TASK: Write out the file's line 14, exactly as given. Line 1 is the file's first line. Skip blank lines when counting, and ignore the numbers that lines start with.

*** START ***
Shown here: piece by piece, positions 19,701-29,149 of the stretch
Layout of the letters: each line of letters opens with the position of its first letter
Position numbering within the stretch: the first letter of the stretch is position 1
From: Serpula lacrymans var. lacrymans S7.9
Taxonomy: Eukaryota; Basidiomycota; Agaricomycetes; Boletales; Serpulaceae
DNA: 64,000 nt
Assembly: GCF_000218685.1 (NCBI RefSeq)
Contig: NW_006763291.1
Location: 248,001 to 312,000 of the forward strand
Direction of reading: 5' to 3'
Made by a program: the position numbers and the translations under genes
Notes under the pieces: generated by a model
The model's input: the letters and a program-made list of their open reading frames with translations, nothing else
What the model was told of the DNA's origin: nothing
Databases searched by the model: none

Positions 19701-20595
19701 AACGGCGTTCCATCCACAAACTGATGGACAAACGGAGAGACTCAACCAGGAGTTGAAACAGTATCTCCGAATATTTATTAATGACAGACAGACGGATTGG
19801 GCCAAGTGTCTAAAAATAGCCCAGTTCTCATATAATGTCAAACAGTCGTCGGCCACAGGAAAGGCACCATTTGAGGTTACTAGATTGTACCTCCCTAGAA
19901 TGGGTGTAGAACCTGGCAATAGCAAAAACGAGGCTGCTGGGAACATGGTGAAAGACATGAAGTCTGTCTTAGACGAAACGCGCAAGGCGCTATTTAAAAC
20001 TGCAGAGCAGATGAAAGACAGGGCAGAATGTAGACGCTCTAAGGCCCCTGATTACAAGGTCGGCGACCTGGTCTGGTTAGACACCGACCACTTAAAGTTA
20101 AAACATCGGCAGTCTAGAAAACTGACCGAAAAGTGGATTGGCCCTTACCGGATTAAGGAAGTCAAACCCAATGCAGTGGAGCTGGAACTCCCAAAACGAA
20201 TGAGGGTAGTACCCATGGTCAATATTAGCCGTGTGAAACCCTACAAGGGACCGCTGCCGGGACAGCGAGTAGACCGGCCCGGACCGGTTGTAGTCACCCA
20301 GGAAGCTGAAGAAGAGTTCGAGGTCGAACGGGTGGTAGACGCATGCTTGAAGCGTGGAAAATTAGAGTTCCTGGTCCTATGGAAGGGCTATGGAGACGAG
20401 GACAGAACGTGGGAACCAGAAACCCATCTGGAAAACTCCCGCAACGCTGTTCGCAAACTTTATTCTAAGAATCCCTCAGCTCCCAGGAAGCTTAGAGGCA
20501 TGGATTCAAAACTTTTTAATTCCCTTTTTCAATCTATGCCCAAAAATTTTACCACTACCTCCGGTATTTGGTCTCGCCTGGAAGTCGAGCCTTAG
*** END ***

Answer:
What the model was told of the DNA's origin: nothing